The specific impacts presented here arose from the development of a risk analysis framework to assess pathways for the potential introduction of West Nile Virus (1), and studies of the population genetics and disease ecology of mosquito species in Galapagos, conducted to refine models of the potential epidemiology of West Nile Virus should it be introduced (2-6). The Kilpatrick et al. (2006) risk analysis (1) was developed at an expert workshop in 2004 (Galapagos West Nile Virus Workshop, Galapagos National Park Headquarters, Puerto Ayora, 29th April 2004), co-organised by Goodman as part of Darwin Initiative grant 162-12-17. Kilpatrick was engaged by Goodman and Cunningham to provide modelling expertise, while Goodman and other participants of the workshop defined and parameterised the system to be modelled.

Transport of infectious mosquitoes on aircraft (1) posed the most significant risk for the introduction of West Nile Virus and other vector borne diseases to the Galapagos. This prediction was confirmed (2) using genetic approaches, showing that there had been regular ongoing introductions of the mosquito Culex quinquefasciatus from the continent via aircraft, and that human activities were transporting mosquitoes around the islands. Only native species of mosquito (Aedes taeniorhynchus) had the potential to be a bridge vector for disease transmission among multiple species, and that the population structure, and human transport would likely allow rapid dissemination of any invading vector borne disease (3,4). Culex quinquefasciatus and Aedes taeniorhynchus in Galapagos were shown to be competent vectors for West Nile Virus (5,6), and therefore that a significant risk existed that a West Nile Virus disease cycle could be initiated were the pathogen to reach the archipelago.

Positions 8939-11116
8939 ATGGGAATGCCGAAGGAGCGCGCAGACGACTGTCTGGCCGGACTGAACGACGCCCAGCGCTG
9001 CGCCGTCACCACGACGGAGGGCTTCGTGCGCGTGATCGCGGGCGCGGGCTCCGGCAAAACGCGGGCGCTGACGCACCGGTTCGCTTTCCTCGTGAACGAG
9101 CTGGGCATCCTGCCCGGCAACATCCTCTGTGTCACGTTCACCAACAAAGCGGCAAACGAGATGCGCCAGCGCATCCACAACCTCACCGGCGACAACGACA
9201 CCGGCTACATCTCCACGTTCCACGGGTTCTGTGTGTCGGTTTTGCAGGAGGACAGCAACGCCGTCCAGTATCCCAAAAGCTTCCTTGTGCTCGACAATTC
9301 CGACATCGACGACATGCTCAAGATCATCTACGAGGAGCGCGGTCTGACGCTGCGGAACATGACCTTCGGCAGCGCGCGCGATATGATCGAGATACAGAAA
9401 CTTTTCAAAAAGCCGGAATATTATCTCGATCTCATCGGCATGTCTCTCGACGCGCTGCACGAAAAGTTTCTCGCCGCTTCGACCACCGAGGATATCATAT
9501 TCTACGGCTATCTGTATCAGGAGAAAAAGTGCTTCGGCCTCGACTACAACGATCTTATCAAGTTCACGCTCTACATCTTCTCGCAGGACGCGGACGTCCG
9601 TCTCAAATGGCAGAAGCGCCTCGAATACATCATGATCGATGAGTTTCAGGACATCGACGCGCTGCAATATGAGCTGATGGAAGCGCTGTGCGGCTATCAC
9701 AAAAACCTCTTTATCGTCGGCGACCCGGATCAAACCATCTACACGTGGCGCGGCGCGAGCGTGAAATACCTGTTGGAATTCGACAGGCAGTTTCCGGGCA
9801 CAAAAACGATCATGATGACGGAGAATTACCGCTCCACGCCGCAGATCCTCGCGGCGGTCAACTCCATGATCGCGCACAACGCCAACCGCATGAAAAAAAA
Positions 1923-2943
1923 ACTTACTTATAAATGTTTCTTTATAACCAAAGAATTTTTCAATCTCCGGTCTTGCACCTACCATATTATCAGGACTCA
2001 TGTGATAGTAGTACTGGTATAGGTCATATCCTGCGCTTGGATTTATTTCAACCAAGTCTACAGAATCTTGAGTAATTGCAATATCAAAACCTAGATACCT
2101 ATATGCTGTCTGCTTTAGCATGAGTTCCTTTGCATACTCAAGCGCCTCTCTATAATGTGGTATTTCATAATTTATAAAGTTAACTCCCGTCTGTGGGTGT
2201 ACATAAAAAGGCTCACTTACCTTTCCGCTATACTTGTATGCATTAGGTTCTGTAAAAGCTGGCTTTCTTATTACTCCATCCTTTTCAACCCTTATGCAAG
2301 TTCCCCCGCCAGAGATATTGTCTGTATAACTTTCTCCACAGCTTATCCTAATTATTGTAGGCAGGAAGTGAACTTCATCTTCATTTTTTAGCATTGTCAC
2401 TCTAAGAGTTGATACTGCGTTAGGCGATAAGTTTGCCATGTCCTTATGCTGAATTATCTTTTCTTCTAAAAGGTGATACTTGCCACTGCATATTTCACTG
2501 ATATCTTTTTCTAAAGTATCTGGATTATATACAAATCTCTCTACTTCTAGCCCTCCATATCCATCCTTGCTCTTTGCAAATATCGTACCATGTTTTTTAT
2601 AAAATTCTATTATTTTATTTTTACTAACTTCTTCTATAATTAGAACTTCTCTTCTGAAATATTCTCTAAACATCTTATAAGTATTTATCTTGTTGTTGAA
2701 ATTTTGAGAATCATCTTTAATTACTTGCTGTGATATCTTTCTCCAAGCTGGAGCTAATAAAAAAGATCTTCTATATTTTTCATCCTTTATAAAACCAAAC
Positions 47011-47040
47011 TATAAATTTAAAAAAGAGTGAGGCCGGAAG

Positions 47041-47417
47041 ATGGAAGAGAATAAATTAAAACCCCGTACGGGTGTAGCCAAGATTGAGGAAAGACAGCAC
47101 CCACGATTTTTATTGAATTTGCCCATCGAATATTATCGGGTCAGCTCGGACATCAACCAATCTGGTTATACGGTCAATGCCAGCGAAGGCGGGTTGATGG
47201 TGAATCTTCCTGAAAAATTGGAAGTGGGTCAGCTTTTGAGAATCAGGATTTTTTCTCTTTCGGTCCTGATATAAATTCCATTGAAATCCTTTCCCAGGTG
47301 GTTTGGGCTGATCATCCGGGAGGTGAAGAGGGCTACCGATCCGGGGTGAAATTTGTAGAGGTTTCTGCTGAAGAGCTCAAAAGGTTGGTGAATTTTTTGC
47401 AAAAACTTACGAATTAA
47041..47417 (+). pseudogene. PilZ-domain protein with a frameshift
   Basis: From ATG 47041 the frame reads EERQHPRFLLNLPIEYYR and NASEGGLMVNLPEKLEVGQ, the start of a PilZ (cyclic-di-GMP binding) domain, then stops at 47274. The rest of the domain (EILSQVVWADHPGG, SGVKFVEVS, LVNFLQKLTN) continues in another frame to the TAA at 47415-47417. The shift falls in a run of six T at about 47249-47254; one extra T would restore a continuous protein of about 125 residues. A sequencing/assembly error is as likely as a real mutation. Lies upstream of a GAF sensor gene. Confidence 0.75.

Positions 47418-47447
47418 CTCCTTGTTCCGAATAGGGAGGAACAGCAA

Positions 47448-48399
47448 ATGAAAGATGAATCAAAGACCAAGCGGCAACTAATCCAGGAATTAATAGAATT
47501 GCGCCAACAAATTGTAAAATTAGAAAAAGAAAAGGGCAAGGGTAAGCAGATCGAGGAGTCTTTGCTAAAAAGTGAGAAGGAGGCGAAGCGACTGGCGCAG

Lead investigator: Dr Simon Goodman (University of Leeds 2004-Present)

Co-Investigators: Prof Andrew Cunningham (IoZ 2003-present); Dr Virna Cedeño (UoG/Concepto Azul, Ecuador 2003-present)

Collaborators: Dr Marm Kilpatrick & Dr Peter Daszak (EcoHealth Alliance, New York, USA, 2004- 2006); Dr Laura Kramer (NYS DoH, USA, 2004-present)

Researchers at Leeds (on grants in the programme): Mr Leandro Patiño (Research assistant, 2004-2007); Dr Marilyn Cruz (Research assistant, 2004-2009); Dr Arnaud Bataille (PhD student, 2005-2009); Dr Gillian Eastwood (PhD student, 2007-2012); Mr A. Constaninou (Leeds Masters Student, 2007).

References to the research